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Rush Is On For Eco-Friendly Fair Trade Fabrics

The Demand is rising for eco-friendly fabric made from the fibres of the bammboo plant.
by Claire Rosemberg
Paris (AFP) Feb 23, 2007
As consumers wake up to global warming and globalisation, ethical issues are gaining ground and spinning more and more hard cash in the competitive world of international textiles. Organic cottons along with fabrics spun from bamboo, soybean protein fibre, seaweed and ramie -- an ages old fibre crop used in mummy cloths in ancient Egypt -- took centre-stage at a major textile trade fair held in Paris this week, Texworld.

And textile ground-breaker Tencel, one of the world's leading companies highlighting health and environmental concerns, said business was on the up and up.

"Demand for organic cotton is gaining momentum," Ram Srinivasan, general manager marketing for Indian firm KG Denim Limited told AFP.

One of 830 exhibitors at the trade fair, more than half of them from Asia, his firm began producing organic cotton back in 2000 but was forced to give up due to lack of demand before three years ago re-launching a now successful 100-percent green fibre-to-fashion line -- from spinning the yarn to producing the garments.

"It was too early at the time," he said. "Now people have realised that organic is natural and environment-friendly. "It's up to 30 percent more expensive but there's a growing niche market for the upper-middle classes."

Based in both Mauritius and Madagascar, Groupe Socota too said sales were burgeoning in fabrics respecting the principles of fair trade that give marginalised producers a bigger share of profits. "It's very big because of the ethical advantages," said sales executive Sarah Bower. "Organic hasn't taken off as well yet, but with global warming it soon will."

Socota uses clean cotton grown in Cameroon which is then spun in Madagascar, woven in Madagascar and Mauritius, and turned into garments in Madagascar.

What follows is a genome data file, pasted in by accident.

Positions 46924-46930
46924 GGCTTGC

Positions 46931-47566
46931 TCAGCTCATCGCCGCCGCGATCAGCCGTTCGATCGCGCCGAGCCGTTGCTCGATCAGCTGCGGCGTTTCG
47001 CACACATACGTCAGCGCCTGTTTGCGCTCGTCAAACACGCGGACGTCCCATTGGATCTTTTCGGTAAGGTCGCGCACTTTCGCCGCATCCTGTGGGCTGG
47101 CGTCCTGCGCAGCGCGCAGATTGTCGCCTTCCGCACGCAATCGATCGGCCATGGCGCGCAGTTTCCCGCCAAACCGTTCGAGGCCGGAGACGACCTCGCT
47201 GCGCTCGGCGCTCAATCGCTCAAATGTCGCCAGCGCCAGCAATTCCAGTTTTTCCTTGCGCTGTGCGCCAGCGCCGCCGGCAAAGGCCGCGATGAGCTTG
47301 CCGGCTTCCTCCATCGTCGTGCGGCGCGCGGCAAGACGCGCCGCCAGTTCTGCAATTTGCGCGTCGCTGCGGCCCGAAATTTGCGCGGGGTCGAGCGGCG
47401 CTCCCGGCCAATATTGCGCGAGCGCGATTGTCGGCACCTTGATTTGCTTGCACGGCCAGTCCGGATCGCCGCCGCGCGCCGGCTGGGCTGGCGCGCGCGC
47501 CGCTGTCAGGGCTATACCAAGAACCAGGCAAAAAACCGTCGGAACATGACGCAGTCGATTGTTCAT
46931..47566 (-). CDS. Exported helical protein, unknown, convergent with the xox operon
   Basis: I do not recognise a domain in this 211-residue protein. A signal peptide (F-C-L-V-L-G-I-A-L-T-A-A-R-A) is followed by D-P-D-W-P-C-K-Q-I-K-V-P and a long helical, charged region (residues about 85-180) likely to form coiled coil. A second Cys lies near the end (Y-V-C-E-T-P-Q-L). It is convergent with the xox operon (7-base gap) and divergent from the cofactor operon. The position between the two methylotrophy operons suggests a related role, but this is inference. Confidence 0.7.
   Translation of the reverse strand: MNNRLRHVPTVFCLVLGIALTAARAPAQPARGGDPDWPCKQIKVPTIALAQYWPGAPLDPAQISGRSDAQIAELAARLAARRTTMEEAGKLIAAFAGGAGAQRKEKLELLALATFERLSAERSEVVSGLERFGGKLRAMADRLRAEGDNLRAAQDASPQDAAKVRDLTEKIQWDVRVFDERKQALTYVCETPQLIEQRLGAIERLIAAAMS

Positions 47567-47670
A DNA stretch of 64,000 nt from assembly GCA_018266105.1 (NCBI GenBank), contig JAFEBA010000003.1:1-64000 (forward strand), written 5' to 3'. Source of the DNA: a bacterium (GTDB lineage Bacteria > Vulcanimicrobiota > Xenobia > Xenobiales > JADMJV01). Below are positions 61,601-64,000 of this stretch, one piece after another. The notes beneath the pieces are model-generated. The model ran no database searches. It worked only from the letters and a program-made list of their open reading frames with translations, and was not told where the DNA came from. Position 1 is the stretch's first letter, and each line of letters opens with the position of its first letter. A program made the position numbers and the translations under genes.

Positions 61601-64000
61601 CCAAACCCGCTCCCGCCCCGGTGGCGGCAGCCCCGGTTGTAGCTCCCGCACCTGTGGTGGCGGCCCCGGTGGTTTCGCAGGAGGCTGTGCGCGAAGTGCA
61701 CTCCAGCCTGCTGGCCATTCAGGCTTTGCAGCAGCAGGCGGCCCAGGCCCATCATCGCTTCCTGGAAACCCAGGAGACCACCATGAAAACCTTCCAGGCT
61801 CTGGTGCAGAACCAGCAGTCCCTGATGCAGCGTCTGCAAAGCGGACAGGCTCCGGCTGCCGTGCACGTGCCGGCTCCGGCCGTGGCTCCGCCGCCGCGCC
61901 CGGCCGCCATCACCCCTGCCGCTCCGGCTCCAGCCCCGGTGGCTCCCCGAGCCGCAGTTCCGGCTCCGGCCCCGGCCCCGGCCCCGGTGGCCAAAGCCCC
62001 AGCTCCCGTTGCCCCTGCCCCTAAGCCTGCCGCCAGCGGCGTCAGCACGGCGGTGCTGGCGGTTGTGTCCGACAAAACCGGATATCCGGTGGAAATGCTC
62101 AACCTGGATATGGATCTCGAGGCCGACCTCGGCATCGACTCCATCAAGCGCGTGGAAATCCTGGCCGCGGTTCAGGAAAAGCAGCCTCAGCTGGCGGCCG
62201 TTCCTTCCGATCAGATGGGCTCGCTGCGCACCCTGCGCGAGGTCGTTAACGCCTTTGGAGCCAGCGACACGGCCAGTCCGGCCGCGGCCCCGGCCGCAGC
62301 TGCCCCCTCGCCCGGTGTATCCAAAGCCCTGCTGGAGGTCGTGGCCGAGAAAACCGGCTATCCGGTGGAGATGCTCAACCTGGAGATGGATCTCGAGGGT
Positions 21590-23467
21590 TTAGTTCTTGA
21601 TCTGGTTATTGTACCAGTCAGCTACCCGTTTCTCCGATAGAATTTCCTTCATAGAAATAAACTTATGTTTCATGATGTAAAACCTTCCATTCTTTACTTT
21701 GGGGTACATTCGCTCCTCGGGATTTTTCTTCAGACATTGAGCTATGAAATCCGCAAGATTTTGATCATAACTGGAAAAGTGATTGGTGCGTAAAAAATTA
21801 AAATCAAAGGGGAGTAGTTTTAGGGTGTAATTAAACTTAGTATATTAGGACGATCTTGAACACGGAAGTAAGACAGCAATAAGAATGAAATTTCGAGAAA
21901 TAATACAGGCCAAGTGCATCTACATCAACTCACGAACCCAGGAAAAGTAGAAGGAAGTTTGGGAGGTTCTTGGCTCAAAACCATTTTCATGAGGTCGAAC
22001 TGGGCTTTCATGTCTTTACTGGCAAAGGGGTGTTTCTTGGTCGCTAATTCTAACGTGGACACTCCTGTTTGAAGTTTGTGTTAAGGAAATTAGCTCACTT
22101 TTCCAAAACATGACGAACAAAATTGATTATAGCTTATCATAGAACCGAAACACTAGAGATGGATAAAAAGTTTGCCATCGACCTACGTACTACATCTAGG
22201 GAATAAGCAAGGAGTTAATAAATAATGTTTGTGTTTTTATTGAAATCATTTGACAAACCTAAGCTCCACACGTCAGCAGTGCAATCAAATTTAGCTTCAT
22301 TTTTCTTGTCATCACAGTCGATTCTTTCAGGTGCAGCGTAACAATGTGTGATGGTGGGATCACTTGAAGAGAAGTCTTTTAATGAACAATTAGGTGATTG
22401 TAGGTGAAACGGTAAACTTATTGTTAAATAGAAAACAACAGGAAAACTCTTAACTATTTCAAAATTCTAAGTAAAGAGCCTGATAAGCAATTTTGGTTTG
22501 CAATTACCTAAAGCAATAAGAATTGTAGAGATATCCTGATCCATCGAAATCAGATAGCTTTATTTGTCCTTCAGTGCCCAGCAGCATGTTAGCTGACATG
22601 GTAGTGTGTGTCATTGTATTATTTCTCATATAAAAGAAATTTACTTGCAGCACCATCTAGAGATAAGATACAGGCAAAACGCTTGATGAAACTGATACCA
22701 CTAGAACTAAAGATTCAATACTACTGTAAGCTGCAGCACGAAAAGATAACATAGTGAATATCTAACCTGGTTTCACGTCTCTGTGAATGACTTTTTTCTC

Its top customer currently is Britain's Marks and Spencers, which has launched a men's shirt range in fair-trade cotton that enables buyers to check the history of the garment on www.historicfutures.com, a consumer tracking system for clothes that uses a code sewn into the garment during manufacture.

Like many textile firms offering certified organic cotton, Hong Kong's Bros Holding Limited buys its cotton from Turkey, currently the world's leading producer with the United States, followed by India, Peru and Uganda.

But as buyers worldwide increasingly look to eco-friendly fabrics, the ground-breakers in the field are having to look beyond purely environmental concerns to market their goods.

Austrian firm Lenzing, which produces the new-age Tencel fibre made of wood pulp that revolutionised textiles in the 1990s, claimed at the fair that the fibre was perfect for people with sensitive skin.

"We have learnt that this fibre is very good for people who have skin problems," Dieter Eichinger, the firm's global marketing director, told AFP. The company, he said, was conducting tests in different countries to show its role in helping people afflicted by neurodermatitis, psoriasis and skin irritations in general.

Source: Agence France-Presse

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Light Carbon-Fiber Structure Protects Heavy Space Cargo
Kirtland AFB NM (SPX) Feb 22, 2007
With a successful, inaugural performance during the launch of the TacSat2 micro satellite in December, an innovative, lightweight space cargo accommodation technology, comprised of carbon fibers and epoxy forming beams and an outer skin, delivered on the expectations of scientists serving with the Air Force Research Laboratory's Space Vehicles Directorate, Kirtland Air Force Base, N.M., who established the foundation for this project almost 13 years ago.







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